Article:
What I didn’t know is that the rabbi in question is alleged to have been a thief in service to the Republican Party:

In response to the Haiti earthquake in January 2010 and the Carmel forest fires in Israel in December 2010, members of Congregation Ner Tamid of South Bay, like so many others, wanted to donate money to help the victims. So, many of them directed donations through Rabbi Isaac Jeret’s discretionary fund.

But their money never made it to organizations working on the ground in Haiti and Haifa.

Jeret, who led the 500-member Conservative congregation in Rancho Palos Verdes for seven years, allegedly not only did not send the money where he was supposed to, but instead he is believed to have taken money from his discretionary fund to make political donations to congressional campaigns across the country, according to Timothy Weiner, the synagogue’s treasurer from September 2009 through June 2012, who participated in an internal investigation of the matter.

I’m not sure what is more outrageous here: that allegedly Jeret 1) didn’t spend the money where he said he would; 2) that he spent it on campaign contributions, which is illegal and threatens the Shul’s tax-exempt status; or 3) that he decided to give the vast majority of the money to Republicans.  (That’s a joke, but not by much.).

The Jewish Journal, in an attempt to be fair and balanced, reports that Jeret gave money to both Republicans and Democrats, and that is true.  But at least in the public listings of the $11,500 in contributions that he made in 2008 and 2010, $9,500 went to the GOP, and in 2010, all $7,500 went to Republicans — $7,000 to one Congressmember, Dan Rohrabacher.  Rohrabacher represents the district in which the congregation is, but he’s in a safe seat: this was clearly designed to be sent to House GOP candidates all over the country.

To be sure, Democratic Jewish leaders are hardly without sin — no one is — but I have never seen anything as egregious as this in terms of the alleged use of a rabbi’s discretionary fund.  And in any event, Jeter — who unsurprisingly, has resigned his post — was hardly a bit player.  He gave a speech at the Republican National Committee dinner in October 2010, where, shortly before suggesting that President Obama had “bowed down” before foreign leaders, he said:

I pray that a majority in the House and the Senate emerges in November that champions these traditional and historic American values and principles and calls upon the President of the United States to abide by them in the discourse and conduct of American foreign-policy.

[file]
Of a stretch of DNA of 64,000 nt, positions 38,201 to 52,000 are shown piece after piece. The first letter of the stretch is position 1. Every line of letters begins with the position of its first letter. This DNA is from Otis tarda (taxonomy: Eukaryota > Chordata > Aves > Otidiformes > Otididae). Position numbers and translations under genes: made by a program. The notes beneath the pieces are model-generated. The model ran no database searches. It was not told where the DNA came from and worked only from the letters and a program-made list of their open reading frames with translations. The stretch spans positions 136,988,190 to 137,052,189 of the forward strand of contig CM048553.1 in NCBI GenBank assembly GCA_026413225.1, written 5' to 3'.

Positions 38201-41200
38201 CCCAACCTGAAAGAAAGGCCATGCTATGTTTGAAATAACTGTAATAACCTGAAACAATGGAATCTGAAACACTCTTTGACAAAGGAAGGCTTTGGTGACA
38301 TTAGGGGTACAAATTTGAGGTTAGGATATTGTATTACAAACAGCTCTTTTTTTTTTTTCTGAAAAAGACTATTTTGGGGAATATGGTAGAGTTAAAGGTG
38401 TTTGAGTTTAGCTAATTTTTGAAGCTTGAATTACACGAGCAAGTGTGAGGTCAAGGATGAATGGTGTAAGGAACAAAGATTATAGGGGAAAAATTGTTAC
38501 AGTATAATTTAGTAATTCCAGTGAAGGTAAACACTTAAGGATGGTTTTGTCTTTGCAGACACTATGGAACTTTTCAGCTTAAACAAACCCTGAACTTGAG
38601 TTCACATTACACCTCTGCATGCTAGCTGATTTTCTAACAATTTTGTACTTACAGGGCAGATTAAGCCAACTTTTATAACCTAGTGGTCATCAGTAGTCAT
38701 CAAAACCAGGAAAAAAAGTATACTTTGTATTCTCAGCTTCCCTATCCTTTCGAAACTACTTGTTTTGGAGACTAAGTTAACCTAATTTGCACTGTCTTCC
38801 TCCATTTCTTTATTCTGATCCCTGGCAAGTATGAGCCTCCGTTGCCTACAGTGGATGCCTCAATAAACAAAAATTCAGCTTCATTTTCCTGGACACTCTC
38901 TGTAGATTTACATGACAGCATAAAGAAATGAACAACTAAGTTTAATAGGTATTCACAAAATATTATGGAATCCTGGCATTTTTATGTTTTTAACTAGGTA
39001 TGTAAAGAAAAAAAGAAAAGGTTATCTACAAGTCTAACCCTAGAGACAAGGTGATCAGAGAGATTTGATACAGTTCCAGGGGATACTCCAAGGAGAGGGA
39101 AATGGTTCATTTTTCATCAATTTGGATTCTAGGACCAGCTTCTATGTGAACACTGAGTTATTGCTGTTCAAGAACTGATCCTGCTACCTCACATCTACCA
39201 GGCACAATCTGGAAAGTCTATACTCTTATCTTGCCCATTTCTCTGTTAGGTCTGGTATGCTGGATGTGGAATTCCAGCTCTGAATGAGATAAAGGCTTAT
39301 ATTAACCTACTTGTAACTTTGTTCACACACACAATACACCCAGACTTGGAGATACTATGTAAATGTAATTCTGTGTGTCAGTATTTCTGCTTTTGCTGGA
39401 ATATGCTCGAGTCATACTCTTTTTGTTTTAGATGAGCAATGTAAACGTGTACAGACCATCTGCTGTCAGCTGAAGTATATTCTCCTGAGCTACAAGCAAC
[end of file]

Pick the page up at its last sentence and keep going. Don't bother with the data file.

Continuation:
Apparently, among “these traditional and historic American values” are stealing from your congregation, opening them up to legal danger, and doing so for the purpose of supporting a party that wants to create American plutocracy and destroy Israel as a Jewish and democratic state.
It will be interesting to see where Jeret winds up.  He need not worry: Sheldon Adelson will surely take care of him.  No doubt he will figure out some way to either start his own think tank or work for a place like the Ethics and Public Policy Center.  And when he does, he will probably rail against the “dependence” of poor people and about how progressives threaten Israel.  Just wait.



Io triumphe

The ecstasy of winning.

Jessica Ennis crosses the line to win the final 800m race of the heptathlon, and the Olympic gold.

Photo source: AP

The transformation of her pretty-girl-next-door face at her Pindarian moment of triumph reminds you of something else, doesn’t it? Gian Lorenzo Bernini  got there first, in his audacious Ecstasy of St. Teresa in Rome: Continue reading “Io triumphe”

Higgs and Spinoza

A speculation about quantum fields and consciousness.

Warning: amateur Sunday philosophising ahead!

The media reports of CERN’s experimental confirmation of the Higgs hypothesis have framed it as all about the particle not the field. The particle is incredibly rare: CERN made half-a-dozen by smashing nuclei together at energies not seen elsewhere in the universe since the first moments of the Big Bang and they decayed in trillionths of second. The same may have happened in Klingon accelerators, but that doesn’t affect my point.